Is John Bercow breaking the rules of impartiality?
September 10, 2010 Leave a comment
In the voting reform debate on Monday, only about 40 MPs out of the 78 who had put their name down to speak were in the end able to do so. One of those excluded was Caroline Lucas, the lone representative of the Green Party, who despite standng up to speak numerous times ‘did not catch the Speaker’s eye’ and was not called to speak, as I believe she should have been - indeed as one of the first ten speakers.
The House of Commons online information pages has the following guidelines for the speaker’s behaviour:
The Speaker has to protect the rights of minorities in the House and must ensure that the holders of an opinion, however unpopular, are allowed to put across their point of view. This is especially important when deciding whether or not to allow the closure to be moved – that is,whether a debate can be brought to a close. If minorities have not yet been allowed to speak, the Speaker may decide to keep the debate open.
At present the Green Party holds – at least within Parliament - minority views. It must do; it is, within Parliament, a minority party. Yet Caroline Lucas was not called to speak. Additionally, on the same day, the Speaker refused to select the amendment which she put forward on the voting reform bill, although Labour’s amendment was called. It seems to me that in both these cases the Speaker, John Bercow, has broken the guidelines outlined above.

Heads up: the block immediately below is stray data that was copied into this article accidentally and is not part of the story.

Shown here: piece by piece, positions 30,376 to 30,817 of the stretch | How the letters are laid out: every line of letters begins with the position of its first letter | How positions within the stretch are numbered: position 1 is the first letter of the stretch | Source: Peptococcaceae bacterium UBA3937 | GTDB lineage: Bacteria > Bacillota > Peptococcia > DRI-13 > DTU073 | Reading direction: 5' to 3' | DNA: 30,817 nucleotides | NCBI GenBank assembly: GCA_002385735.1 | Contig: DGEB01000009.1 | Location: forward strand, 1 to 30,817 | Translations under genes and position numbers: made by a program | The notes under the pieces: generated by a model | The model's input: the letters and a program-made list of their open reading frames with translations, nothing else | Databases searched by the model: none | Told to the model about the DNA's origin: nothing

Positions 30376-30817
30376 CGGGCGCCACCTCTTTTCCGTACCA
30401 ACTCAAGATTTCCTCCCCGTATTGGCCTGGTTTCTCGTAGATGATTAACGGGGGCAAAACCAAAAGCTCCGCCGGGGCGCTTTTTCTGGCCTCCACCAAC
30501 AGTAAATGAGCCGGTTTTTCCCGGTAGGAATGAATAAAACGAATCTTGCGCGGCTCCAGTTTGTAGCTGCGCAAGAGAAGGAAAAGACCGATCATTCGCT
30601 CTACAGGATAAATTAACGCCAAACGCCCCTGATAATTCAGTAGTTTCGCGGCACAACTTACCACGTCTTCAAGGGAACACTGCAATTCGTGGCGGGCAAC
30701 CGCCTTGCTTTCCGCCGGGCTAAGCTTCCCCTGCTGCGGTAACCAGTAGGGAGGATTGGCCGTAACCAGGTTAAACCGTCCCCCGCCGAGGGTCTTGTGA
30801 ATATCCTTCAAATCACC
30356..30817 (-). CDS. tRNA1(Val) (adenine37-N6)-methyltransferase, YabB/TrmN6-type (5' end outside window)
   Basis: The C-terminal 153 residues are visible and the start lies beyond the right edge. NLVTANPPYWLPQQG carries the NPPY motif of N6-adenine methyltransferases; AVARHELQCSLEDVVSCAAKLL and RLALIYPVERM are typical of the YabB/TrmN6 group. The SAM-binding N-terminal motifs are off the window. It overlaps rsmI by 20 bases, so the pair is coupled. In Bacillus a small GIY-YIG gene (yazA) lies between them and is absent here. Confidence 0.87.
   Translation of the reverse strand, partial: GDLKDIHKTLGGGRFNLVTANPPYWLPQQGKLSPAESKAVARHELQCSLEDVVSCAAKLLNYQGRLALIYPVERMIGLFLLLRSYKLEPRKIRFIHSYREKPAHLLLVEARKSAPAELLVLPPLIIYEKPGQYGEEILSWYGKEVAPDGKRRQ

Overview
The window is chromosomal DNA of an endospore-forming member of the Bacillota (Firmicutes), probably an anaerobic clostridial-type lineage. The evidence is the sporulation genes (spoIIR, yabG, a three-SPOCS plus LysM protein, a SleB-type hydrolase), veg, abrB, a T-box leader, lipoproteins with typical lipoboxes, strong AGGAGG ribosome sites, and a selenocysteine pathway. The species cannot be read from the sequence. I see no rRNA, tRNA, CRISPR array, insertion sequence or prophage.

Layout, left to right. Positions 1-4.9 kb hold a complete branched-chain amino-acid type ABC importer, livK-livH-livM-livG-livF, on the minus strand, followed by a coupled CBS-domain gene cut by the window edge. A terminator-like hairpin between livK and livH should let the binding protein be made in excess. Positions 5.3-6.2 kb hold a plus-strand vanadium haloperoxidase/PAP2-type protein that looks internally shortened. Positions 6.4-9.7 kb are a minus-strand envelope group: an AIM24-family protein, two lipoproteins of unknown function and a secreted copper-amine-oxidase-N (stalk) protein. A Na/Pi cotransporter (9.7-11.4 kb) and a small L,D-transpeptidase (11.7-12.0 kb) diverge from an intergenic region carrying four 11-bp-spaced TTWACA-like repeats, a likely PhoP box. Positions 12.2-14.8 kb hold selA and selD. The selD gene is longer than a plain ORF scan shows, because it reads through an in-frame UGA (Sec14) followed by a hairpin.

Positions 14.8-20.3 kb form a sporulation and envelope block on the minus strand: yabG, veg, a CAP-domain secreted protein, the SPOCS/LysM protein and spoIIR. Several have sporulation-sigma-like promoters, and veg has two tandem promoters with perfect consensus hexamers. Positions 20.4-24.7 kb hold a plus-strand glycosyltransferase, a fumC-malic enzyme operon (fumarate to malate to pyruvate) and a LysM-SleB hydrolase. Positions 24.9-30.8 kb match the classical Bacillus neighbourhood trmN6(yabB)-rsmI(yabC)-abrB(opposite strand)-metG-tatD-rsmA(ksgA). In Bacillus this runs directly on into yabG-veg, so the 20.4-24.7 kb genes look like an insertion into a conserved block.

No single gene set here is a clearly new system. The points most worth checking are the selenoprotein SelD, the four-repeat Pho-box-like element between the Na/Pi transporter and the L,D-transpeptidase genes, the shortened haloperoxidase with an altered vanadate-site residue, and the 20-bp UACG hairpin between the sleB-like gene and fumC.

There may be a strong case to be made – for democratic reasons - that no selection of amendments should occur at all, although if a large number of amendments are put forward on a bill at second reading the democratic process could perhaps get unwieldy. Yet Caroline Lucas’s amendment was put forward by the leader of a political party, so at the very least should have been selected for Parliament and the public to hear, even if no vote was taken. Moreover the system is completely closed and opaque: there are no reasons given why some amendments are selected and not others. What is clear, however, is that the amendments selected will most likely be those tabled by the those most powerful in government and opposition, with all others shut out: in other words it is not a level playing field.
If the idea of the selection process is that ‘unreasonable’ amendments should be weeded out then what indeed was the Labour amendment accepted? Many would have agreed with the idea that the bill should have been broken in two, with voting reform and constituency borders treated separately, yet this amendment would have, if accepted, have wrecked the bill. As such, it was an unreasonable amendment.